Collaborative Habit Life Lessons for Working Together
• An important and useful skill: In education, collaborative classroom learning is replacing head-to-head competition. In business, the best leaders are team-builders who can inspire great group efforts. Tharp uses her decades of experience to More...
Publisher: Simon & Schuster, Incorporated
Size: 7.00" wide x 9.00" long x 0.50" tall
• An important and useful skill: In education, collaborative classroom learning is replacing head-to-head competition. In business, the best leaders are team-builders who can inspire great group efforts. Tharp uses her decades of experience to explain why teamwork is a superior way of working for some of us and inevitable for almost all of us. .• The essential lessons of group effort: Tharp takes readers through the most common varieties of collaborations, including working with a partner, with institutions and middlemen, outside your expertise, in a virtual partnership, with a friend, with someone who outranks you, plus how to deal with toxic collaborators, and much more..• Examples from one of America’s greatest collaborators: Twyla Tharp shows how she built successful collaborations with Jerome Robbins, Mikhail Baryshnikov, Frank Sinatra, Billy Joel, Elvis Costello, David Byrne, Milos Forman, and four generations of great dancers..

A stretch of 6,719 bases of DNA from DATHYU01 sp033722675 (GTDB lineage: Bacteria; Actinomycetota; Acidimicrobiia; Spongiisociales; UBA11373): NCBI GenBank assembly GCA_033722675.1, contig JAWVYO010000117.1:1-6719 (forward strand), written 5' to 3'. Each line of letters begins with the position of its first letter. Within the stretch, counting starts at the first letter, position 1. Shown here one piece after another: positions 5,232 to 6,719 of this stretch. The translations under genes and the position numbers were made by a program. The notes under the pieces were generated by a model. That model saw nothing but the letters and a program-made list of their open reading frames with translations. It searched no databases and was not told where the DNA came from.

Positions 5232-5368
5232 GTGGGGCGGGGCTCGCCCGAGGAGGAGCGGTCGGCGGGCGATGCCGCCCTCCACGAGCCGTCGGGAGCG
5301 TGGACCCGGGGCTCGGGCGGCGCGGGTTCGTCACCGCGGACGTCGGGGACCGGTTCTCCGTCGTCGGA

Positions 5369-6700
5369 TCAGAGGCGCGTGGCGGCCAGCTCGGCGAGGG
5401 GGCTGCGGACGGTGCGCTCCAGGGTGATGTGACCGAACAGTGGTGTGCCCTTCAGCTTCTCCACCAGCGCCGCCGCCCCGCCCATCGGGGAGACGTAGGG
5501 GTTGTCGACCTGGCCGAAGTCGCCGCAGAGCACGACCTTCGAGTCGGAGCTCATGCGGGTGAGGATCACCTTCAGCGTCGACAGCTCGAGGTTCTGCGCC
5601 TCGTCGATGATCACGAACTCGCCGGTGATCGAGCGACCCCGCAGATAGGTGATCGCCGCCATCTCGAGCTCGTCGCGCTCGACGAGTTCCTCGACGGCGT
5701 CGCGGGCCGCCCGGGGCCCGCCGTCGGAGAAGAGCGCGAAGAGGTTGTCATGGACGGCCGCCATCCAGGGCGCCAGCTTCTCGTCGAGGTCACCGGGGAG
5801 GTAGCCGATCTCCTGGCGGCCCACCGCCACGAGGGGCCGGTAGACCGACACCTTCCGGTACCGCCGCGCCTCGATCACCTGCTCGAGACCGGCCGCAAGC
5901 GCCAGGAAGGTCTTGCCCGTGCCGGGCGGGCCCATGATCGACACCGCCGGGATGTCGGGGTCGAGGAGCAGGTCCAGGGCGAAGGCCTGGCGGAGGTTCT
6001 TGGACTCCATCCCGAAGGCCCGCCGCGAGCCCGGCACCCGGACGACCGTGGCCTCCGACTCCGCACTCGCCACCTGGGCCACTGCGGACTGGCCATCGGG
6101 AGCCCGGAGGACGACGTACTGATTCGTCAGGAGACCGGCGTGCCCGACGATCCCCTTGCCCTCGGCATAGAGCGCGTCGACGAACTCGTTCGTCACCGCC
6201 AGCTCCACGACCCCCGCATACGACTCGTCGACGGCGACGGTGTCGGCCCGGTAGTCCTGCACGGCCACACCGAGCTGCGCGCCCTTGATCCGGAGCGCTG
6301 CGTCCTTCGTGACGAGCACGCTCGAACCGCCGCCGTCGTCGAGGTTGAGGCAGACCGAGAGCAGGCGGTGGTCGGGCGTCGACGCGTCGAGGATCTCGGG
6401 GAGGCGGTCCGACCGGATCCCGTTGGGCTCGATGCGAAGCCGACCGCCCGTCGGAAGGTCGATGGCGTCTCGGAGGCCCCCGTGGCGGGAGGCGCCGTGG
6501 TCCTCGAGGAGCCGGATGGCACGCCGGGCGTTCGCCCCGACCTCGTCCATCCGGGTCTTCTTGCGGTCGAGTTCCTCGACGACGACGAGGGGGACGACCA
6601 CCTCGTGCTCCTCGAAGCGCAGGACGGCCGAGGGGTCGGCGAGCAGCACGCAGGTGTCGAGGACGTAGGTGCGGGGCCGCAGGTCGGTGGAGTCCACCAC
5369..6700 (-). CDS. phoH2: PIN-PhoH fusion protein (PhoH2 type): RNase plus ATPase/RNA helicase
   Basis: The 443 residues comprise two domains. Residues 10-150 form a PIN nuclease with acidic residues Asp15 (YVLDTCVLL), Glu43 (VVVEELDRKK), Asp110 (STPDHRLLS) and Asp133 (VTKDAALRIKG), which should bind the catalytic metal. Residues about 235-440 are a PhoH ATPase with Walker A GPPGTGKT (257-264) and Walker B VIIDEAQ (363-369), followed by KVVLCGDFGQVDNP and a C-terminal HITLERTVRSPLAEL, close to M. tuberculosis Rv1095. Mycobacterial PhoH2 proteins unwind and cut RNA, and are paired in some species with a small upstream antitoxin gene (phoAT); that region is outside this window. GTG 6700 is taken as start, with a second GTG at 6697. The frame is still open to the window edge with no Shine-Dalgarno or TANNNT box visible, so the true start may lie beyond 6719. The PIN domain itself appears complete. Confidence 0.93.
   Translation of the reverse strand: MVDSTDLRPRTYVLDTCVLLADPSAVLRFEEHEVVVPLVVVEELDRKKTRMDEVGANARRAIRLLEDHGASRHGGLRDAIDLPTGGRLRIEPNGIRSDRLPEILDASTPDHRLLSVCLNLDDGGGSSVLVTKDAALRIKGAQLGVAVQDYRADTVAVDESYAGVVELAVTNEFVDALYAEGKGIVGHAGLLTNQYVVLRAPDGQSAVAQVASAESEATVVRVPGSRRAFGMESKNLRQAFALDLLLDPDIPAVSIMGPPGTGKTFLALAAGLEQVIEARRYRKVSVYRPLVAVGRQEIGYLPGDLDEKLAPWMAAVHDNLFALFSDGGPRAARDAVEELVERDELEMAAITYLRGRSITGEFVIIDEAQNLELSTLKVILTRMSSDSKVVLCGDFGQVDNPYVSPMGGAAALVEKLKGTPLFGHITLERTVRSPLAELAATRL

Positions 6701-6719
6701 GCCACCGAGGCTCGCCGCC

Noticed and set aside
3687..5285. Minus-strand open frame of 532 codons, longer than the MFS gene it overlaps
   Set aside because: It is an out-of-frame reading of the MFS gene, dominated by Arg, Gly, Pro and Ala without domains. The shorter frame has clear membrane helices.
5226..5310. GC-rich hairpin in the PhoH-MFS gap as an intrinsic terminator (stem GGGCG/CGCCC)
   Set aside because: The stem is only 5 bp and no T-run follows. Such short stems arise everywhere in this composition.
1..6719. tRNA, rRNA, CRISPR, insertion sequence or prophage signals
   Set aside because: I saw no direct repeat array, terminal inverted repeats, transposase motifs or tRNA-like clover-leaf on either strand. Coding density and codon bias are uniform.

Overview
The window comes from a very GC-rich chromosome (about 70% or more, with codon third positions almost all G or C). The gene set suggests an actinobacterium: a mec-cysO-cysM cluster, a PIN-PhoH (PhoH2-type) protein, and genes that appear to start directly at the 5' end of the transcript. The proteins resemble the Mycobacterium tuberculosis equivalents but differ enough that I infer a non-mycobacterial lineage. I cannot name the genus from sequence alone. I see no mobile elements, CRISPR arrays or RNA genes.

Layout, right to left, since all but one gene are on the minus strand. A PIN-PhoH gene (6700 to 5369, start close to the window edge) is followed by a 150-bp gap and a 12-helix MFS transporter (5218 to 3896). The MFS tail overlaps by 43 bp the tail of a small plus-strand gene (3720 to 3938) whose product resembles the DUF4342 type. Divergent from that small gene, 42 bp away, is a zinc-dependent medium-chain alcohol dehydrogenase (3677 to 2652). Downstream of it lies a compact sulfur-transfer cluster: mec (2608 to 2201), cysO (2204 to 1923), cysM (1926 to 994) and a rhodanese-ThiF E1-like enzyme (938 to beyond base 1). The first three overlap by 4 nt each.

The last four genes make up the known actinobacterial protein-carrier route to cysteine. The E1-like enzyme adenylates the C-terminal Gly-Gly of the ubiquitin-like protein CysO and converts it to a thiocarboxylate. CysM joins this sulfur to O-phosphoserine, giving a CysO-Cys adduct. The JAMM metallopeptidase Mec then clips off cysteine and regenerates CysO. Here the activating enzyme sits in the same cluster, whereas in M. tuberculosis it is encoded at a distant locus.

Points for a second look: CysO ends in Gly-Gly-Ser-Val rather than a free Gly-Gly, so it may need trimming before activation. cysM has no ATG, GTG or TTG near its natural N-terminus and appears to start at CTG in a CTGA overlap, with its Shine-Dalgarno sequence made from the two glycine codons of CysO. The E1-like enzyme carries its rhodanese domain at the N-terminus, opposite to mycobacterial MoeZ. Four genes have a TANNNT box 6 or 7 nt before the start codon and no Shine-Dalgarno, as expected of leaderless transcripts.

Modern dancer and choreographer Twyla Tharp was born in Portland, Indiana. As a child, Tharp was an accomplished musician, dancer, and athlete. In the early 1960s, she went to New York City to study dance, and she performed with the Paul Taylor Dance Company from 1963 to 1965. Then, in 1965, she formed her own small company, focusing her efforts on choreographing severe modern-dance works. As both a dancer and a choreographer, Tharp is noted for her ability to create dance with a popular appeal without losing integrity or depth. Although her first works were rather somber and highly structured in style, her later works have often captured a more whimsical note. Eight Jelly Rolls (1971), for example, delighted audiences with its dancing set to the jazz piano music of "Jelly Roll" Morton. Other enormously popular works include Coupe (1973), a piece set to music by the Beach Boys, and Push Comes to Shove (1976), which was choreographed for the ballet star Mikhail Baryshnikov. In addition to creating works for her own company, Tharp has created commissioned pieces for a number of other dance companies, for films, and for nondancers in such other entertainment fields as ice-skating and sports. These works include Bach Partita (1984), created for American Ballet Theatre, When We Were Very Young (1980) and The Catherine Wheel (1983), created for Broadway, and dance numbers created for the films Hair (1979) and White Knights (1985).